And one study is suggesting that a major shift might be underway in the world of sex, at least for young American men. The last time we had this large survey, according to the professor, a large majority of young men and women reported having sex with somebody else in the last year and there was no indication that younger people in particular were having less sex. However, because of similar social and cultural factors in both the US and the UK, the professor says it's worth considering what might be behind the trends. First, many young people tend to form long-term partnerships later in life, with people not settling down until their 30s. He also says that young people remaining dependent on their families, both financially and in terms of living at home , might be a factor. Finally, he points to what he calls the 'pornographisation' of society, in which the greater access to explicit pornography online might be affecting sexual relationships. For example, young people might be concerned about the objectifaction of their bodies, about increasing negative attitudes towards women and they might even be having fewer sexual encounters because they're spending more time with pornography.
Author Peggy Orenstein knows that talking to your son about sex isn't easy: "I know for a lot of parents, you would rather poke yourself in the eye with a fork than speak directly to your son about sex — and probably he would rather poke himself in the eye with a fork as well," she says. But we don't have "the luxury" to continue avoiding this conversation, she says. Orenstein spent 25 years chronicling the lives of adolescent and teen girls and never really expected to focus on boys.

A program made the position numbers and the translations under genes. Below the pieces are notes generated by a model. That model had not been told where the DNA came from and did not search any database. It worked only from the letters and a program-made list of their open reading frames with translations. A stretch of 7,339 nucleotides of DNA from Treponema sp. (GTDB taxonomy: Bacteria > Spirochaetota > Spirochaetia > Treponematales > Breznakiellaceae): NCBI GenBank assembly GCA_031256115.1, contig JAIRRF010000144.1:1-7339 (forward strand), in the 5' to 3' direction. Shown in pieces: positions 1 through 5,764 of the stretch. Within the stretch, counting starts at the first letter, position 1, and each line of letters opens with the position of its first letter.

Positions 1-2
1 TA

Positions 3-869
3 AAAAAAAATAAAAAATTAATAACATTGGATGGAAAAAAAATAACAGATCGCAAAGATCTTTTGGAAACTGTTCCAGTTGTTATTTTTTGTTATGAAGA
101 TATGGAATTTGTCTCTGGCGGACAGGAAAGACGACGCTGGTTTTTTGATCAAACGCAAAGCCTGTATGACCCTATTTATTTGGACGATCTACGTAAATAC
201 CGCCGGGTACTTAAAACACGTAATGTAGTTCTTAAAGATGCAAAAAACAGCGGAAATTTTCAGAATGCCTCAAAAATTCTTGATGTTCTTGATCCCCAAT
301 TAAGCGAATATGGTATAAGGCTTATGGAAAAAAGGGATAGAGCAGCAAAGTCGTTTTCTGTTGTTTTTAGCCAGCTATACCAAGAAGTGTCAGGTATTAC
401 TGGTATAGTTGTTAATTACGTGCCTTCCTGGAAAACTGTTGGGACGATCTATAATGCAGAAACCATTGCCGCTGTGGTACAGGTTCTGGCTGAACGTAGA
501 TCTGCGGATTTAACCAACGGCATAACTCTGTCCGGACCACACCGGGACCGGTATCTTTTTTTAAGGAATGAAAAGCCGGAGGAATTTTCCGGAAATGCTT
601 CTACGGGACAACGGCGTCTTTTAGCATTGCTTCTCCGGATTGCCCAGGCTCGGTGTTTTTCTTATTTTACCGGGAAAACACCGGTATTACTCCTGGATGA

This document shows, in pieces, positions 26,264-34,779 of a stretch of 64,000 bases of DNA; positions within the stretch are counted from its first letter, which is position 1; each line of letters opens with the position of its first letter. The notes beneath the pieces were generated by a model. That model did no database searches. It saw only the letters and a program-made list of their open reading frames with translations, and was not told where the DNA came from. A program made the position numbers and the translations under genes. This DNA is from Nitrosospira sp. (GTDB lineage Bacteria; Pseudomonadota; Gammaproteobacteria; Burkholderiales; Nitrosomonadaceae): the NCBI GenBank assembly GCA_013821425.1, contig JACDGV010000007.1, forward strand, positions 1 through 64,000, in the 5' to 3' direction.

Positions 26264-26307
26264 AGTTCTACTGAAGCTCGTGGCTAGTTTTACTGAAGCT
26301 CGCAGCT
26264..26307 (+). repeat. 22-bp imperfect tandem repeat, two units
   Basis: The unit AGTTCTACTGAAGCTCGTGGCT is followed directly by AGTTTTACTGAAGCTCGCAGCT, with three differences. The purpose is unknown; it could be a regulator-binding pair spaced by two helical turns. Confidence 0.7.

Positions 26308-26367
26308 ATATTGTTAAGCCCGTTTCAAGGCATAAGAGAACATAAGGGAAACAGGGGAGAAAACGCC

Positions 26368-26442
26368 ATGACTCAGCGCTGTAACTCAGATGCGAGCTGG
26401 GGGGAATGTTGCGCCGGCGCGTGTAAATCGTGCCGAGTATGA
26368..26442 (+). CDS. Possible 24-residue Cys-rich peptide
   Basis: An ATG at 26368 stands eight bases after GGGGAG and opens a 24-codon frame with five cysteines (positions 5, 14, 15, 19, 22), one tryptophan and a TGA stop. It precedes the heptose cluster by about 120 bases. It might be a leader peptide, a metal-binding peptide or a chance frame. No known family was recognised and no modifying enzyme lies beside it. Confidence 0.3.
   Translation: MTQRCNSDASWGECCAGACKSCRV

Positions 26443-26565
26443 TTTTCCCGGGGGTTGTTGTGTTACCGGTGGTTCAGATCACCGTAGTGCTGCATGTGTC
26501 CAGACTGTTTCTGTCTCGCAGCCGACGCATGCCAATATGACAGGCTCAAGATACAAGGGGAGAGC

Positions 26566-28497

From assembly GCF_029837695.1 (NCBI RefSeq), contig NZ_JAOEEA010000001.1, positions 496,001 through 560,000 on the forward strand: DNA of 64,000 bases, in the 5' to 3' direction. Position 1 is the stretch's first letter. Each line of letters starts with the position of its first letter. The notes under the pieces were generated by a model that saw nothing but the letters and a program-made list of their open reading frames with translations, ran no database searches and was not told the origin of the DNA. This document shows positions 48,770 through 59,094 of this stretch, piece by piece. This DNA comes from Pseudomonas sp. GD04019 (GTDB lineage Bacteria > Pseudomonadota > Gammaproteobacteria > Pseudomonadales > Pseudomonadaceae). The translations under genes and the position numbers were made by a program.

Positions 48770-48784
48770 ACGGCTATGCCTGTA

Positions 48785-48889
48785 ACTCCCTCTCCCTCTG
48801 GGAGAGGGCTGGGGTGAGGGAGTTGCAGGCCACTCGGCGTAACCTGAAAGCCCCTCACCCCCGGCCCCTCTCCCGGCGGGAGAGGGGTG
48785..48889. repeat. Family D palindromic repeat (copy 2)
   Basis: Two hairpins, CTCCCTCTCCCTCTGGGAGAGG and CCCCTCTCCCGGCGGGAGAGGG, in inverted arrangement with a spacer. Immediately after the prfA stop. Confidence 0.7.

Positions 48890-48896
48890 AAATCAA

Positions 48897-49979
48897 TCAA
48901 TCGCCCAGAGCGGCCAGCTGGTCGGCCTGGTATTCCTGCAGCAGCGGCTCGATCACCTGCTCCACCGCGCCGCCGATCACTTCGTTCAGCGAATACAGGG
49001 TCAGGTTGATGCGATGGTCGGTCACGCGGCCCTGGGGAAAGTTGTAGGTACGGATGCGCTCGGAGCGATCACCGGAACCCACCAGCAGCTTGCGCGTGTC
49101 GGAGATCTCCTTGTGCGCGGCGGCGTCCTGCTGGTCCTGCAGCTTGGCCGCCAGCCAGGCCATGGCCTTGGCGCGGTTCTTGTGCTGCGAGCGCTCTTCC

Participants reported many high-risk sexual and substance use behaviors. Thirteen percent used methamphetamine in the past year. Methamphetamine use was more common among human immunodeficiency virus—infected participants odds ratio, 2. Methamphetamine use is a public health problem with significant implications for the health and well-being of YMSM. Methamphetamine use was associated with human immunodeficiency virus—related risk, and patterns of use were predicted by demographic data, sexualized social contexts, and psychological variables. Crystal methamphetamine is an addictive stimulant with use nationwide that has become a troubling epidemic. The substance has emerged as a significant risk factor for the acquisition of HIV and other sexually transmitted infections. For example, it has been reported that MSM may use methamphetamine as a means of escaping underlying psychological distress such as low self-esteem, loneliness, grief, or depression, each a factor with potential to exacerbate HIV risk in this vulnerable population. In response to growing concerns about methamphetamine use and sexual risk for HIV infection among MSM, in January , the Centers for Disease Control and Prevention sponsored a consultative meeting to identify directions for much-needed methamphetamine-specific research and clinical practice.
View research View latest news Sign up for updates. Metrics details. Many young men who have sex with men YMSM are reluctant to seek health services and trust local physicians. Online information seeking may encourage YMSM to identify and see trustworthy physicians, obtain sexual health services, and obtain testing for sexually transmitted infections STIs. We examined the most commonly used platforms search engines, governmental websites, counseling websites, generic social media, gay mobile apps, and mobile medical apps and their trustworthiness. We assessed interest and willingness to use an MSM-friendly physician finder function embedded within a gay mobile app. Logistic regression models were used to examine the correlation between online STI information searching and offline physician visits.